Growth of psychiatric beds in Japan

Naoki Ikegami

Research output: Contribution to journalArticlepeer-review

2 Citations (Scopus)


Japan has experienced a dramatic increase in psychiatric beds from a level of 32.4 per 100,000population in 1953 to 254.1 in 1977. The number of inpatients has always paralleled this increase as the bed occupancy rate has remained above 100% during these years. The age specific resident patient rates of psychiatric patients were initially higher for the younger age groups but have gradually shifted to the middle age groups. Geriatric psychiatric patients over 65 years of age have had low rates and constitute only about 8.5% of the total at present. The increase in psychiatric beds has resulted in large part from the establishment of private hospitals each having about 200 beds. While the number of personnel per bed in psychiatric hospitals has slightly increased, the basic composition has remained the same for 20 years. The proportion of medical care cost devoted to psychiatric care has been estimated to have grown from 5.8% of the total in 1963 to 7.2% in 1976. However, the burden of inpatient psychiatric care has been obscured by the general increase in medical care costs. A futher increase in psychiatric beds would become necessary if the psychiatric sector is to play a major role in geriatric care.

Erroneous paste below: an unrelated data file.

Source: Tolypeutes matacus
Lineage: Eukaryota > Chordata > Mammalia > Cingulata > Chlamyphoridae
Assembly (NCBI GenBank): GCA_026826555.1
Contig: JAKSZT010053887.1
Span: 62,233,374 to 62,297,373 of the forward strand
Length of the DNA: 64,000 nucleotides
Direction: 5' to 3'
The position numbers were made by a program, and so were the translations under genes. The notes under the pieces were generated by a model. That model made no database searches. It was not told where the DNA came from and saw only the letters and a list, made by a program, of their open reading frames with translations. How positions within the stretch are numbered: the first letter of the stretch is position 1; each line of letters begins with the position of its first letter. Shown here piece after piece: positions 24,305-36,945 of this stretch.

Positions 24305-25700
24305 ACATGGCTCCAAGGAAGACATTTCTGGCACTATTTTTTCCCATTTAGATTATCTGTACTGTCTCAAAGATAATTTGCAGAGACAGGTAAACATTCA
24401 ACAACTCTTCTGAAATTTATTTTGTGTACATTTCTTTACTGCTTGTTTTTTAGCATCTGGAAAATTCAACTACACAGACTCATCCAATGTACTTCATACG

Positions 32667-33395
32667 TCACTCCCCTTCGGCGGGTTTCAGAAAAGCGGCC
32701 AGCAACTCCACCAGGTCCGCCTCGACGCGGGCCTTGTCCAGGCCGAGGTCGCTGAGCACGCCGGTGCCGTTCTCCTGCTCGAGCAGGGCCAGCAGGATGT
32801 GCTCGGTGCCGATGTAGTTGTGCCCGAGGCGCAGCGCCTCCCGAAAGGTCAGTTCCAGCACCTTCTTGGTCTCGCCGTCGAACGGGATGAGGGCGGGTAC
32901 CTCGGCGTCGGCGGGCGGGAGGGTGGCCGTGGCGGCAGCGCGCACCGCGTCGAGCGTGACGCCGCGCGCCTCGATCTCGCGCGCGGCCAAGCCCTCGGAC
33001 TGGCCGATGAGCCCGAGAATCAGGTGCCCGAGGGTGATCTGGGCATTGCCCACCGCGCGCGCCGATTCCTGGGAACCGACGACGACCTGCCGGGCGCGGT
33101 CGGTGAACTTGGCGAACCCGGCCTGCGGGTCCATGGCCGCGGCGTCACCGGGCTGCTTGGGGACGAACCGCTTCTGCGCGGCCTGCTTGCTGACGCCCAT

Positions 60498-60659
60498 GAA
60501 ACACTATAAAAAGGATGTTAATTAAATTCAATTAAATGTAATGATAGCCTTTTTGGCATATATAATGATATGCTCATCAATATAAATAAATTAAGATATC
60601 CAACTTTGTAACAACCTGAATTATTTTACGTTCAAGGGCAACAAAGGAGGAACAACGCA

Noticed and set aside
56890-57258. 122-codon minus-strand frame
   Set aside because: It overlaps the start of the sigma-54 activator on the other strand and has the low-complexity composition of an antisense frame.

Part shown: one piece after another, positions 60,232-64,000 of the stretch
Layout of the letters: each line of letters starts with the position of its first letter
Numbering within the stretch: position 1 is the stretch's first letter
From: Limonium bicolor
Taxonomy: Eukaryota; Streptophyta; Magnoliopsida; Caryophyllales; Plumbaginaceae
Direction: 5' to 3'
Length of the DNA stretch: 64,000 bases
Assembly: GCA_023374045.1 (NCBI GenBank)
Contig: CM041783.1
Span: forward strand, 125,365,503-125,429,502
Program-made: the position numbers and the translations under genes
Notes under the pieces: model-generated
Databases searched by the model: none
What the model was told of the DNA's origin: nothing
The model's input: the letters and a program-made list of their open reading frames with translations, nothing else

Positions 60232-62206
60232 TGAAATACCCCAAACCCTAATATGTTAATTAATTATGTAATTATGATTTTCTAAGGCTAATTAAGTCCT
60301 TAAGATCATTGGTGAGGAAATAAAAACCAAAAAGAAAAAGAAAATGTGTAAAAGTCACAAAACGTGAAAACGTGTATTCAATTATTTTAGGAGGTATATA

Original languageEnglish
Pages (from-to)561-570
Number of pages10
JournalSocial Science and Medicine. Part A Medical Psychology and Medical
Issue number6
Publication statusPublished - 1980 Dec

ASJC Scopus subject areas

  • Medicine(all)


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